When wondering what to do with your food supply prior to moving out, the first step you need to take is to determine what food items you have in your home at the time. And to be able to do just that, you’ll need to do a complete inventory of your food supplies.

Complete a full inventory of the food in your home prior to moving out. Go through your fridge, freezer, pantry, and of course – all your kitchen cupboards to assess what you have. All in all, you’ll have to sort your food items into several different categories depending on their nature:

  • Frozen food items: meat, vegetables, bread, pizza, ice-cream, etc.
  • Refrigerated food: meat, seafood, eggs, milk, cheese, cream, butter, sauces, condiments, fruit juices, etc.
  • Canned foods: meat, fruits, vegetables, soups, etc.
  • Boxed food items: cereals, snacks, chips, grains, etc.
  • Food products in glass bottles: cooking oil, olive oil, dressings, sauces, etc.
  • Cooking and baking supplies: flour, sugar, dry pasta, etc.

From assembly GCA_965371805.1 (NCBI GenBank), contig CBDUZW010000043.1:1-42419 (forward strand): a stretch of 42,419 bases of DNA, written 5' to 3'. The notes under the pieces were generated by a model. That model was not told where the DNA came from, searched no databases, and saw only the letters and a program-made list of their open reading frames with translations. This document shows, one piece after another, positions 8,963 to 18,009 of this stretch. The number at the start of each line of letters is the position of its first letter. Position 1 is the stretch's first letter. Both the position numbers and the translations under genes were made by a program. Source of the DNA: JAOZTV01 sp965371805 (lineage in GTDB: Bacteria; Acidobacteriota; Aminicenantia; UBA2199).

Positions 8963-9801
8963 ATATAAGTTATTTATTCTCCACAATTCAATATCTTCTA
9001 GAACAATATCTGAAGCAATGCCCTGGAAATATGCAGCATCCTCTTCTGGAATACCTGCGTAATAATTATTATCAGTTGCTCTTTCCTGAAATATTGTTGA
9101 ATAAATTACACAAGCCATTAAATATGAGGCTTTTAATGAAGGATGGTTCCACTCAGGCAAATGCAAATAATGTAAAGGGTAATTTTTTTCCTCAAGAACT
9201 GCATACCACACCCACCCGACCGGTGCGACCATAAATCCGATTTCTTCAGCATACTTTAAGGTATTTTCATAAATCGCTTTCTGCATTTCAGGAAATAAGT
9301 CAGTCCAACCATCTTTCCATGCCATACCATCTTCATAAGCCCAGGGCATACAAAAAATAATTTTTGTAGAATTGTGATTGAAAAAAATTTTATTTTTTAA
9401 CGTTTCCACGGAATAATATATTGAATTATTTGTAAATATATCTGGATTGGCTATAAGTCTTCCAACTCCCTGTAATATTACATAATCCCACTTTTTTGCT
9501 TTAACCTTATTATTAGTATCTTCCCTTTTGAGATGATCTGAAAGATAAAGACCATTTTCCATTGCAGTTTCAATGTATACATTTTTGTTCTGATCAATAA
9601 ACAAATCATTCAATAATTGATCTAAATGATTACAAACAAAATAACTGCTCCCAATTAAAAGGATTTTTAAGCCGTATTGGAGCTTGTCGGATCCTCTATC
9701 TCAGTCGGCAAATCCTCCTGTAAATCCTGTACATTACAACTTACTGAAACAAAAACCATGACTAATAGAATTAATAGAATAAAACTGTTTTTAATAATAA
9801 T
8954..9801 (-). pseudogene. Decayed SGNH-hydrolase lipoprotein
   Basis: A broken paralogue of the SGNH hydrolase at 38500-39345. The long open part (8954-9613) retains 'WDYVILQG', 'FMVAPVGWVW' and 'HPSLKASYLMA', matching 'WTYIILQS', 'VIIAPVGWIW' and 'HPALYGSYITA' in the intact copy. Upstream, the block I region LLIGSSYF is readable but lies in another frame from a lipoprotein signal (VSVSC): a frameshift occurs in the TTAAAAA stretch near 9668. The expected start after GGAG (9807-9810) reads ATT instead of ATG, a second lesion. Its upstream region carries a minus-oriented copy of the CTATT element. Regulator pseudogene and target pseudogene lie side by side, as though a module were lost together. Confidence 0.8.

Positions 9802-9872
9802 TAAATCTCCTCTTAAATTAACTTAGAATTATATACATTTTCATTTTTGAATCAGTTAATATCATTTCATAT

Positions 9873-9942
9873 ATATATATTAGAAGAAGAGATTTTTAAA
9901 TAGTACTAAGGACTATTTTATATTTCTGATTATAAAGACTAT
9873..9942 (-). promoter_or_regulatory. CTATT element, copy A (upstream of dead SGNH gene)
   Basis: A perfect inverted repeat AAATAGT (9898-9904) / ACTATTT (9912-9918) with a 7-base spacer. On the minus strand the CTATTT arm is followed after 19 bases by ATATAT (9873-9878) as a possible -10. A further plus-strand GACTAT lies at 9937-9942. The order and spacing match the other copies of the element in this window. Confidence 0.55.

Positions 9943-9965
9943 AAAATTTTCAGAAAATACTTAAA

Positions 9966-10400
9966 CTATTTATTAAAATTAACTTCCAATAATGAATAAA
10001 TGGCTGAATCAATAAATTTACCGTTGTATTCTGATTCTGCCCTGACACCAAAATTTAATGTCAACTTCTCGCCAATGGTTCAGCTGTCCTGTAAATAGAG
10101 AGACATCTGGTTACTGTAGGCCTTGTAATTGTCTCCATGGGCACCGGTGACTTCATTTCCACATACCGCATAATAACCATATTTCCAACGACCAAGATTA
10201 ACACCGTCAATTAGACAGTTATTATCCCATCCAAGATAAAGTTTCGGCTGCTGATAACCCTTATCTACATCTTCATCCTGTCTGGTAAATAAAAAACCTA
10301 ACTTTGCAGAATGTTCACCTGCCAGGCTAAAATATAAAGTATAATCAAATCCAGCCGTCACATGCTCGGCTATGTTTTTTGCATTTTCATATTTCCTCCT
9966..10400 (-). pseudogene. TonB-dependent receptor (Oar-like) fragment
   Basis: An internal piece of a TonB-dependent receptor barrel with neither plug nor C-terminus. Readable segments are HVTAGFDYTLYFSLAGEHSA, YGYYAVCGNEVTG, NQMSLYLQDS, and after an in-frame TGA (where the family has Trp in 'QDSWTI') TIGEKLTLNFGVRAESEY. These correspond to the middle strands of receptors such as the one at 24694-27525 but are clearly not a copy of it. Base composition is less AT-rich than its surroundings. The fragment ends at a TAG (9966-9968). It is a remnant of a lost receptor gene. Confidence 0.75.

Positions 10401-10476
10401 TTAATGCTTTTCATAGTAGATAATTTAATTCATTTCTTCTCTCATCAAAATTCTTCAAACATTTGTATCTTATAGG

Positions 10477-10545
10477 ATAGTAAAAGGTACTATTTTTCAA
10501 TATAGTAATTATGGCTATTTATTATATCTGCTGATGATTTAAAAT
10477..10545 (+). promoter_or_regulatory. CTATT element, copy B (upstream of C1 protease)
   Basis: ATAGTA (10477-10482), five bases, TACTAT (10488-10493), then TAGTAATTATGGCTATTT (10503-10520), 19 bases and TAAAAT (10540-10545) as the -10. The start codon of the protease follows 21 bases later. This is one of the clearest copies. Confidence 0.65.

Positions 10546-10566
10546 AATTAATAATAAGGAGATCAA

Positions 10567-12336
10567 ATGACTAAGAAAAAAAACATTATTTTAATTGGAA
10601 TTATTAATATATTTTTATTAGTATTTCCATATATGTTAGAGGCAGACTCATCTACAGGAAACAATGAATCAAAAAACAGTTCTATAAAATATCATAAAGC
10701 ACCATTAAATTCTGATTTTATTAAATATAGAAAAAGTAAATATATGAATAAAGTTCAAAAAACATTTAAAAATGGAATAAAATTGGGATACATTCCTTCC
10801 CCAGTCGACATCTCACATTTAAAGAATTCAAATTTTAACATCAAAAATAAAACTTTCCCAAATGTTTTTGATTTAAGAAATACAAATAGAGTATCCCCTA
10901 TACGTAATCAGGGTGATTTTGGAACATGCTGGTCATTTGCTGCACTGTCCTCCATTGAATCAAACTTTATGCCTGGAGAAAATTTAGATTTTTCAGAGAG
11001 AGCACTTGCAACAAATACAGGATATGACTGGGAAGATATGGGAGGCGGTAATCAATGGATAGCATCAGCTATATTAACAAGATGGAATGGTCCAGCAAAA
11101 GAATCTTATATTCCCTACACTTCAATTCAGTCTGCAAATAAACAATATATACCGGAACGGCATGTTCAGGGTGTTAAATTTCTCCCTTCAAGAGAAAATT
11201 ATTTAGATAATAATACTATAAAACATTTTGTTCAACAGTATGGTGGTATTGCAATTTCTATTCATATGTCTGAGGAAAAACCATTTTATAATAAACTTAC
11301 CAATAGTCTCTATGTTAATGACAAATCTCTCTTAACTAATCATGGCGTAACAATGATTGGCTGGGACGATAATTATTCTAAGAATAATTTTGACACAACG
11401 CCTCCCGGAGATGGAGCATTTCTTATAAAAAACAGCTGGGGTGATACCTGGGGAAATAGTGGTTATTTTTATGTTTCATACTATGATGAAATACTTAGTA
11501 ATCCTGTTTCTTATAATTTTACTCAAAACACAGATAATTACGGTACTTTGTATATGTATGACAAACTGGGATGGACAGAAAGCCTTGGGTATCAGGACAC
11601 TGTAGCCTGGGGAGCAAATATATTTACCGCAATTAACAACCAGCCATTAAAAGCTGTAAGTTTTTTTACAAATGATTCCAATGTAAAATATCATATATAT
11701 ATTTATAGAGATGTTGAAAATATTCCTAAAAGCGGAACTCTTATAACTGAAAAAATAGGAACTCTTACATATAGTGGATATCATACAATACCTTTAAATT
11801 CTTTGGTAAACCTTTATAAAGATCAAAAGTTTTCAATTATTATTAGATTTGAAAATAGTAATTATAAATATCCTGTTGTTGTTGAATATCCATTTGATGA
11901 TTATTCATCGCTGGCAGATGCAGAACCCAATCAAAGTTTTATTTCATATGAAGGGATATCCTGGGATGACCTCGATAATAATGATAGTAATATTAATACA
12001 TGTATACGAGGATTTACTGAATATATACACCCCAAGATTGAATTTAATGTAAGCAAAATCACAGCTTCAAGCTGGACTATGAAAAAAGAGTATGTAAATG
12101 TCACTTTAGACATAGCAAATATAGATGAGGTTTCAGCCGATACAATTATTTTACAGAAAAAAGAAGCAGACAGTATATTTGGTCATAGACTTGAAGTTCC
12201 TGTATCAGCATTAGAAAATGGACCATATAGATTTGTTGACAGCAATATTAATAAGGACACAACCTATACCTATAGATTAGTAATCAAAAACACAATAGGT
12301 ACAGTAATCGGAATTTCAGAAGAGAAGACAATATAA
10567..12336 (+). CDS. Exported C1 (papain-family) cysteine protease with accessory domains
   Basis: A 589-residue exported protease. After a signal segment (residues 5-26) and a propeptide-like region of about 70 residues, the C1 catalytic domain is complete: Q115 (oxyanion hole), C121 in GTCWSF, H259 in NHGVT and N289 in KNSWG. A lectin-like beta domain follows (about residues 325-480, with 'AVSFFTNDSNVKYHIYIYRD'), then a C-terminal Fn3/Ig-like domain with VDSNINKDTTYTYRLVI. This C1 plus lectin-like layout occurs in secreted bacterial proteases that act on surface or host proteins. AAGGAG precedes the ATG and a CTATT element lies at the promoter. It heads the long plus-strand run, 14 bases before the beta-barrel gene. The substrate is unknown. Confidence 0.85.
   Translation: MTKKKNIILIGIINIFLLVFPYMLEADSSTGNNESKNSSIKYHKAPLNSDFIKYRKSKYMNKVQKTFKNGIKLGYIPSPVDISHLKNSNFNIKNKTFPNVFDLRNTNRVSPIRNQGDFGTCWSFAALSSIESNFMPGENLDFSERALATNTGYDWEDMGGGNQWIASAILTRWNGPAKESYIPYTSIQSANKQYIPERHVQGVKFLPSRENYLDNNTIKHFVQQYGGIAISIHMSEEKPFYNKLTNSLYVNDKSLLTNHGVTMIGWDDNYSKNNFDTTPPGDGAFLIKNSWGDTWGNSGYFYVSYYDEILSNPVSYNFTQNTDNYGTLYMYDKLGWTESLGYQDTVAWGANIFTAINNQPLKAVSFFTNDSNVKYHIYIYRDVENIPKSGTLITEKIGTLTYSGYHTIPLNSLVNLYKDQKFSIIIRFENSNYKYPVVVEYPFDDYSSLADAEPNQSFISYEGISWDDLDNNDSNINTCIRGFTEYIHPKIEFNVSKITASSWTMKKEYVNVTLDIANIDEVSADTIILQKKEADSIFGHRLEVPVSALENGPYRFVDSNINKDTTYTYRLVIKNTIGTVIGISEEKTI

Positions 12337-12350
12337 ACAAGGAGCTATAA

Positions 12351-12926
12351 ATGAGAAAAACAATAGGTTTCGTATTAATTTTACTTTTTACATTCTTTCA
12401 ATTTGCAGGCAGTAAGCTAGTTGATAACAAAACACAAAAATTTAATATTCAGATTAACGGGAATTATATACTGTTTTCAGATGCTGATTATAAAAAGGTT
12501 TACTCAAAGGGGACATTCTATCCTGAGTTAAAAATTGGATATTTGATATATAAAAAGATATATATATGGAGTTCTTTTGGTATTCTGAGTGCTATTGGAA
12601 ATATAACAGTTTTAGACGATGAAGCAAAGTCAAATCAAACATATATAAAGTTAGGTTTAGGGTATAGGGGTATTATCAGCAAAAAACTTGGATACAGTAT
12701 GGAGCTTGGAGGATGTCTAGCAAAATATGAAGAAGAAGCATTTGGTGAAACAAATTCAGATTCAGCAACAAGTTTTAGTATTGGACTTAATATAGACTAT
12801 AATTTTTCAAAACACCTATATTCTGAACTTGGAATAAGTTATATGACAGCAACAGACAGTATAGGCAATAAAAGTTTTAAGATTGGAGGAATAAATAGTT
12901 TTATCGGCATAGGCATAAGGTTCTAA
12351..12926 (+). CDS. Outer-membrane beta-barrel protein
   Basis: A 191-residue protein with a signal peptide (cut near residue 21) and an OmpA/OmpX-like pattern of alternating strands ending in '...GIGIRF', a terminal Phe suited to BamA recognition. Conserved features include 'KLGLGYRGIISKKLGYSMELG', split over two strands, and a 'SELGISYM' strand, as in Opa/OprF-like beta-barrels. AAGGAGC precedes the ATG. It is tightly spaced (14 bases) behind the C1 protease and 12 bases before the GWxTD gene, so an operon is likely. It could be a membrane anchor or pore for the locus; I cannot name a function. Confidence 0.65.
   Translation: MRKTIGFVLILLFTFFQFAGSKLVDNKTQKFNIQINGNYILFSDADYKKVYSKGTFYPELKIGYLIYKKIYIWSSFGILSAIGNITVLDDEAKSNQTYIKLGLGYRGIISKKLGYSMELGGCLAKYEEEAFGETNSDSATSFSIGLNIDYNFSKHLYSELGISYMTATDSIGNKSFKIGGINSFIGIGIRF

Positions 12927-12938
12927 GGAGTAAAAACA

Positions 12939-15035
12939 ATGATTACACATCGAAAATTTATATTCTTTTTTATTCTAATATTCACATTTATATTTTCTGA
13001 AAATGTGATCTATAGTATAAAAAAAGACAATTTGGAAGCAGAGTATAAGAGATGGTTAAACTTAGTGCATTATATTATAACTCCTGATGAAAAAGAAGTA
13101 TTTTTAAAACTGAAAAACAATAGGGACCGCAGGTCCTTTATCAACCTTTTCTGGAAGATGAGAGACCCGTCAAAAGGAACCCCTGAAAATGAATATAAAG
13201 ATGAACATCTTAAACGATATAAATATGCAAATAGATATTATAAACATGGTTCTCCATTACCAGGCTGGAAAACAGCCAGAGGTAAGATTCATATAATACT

The easiest way to inventory your food before moving out is to take a pen and a notepad and just write down all the perishable and non-perishable foods you currently have in your home. Of course, you can also choose to create a digital inventory on your smartphone, tablet, or laptop – either the food inventory method is fine as long as you feel comfortable creating it.

Step TWO. Get rid of expired food items

Once you’ve gone through your entire food supply and have sorted it out into various groups, you should sit down and prepare a fairly simple yet effective plan about what you should do with your food when moving to another house.

Basically, you have a limited number of options when it comes to your food prior to moving out – TOSS, USE UP, GIVE AWAY, DONATE, PACK & MOVE. Each one of these reasonable options is explained in detail below.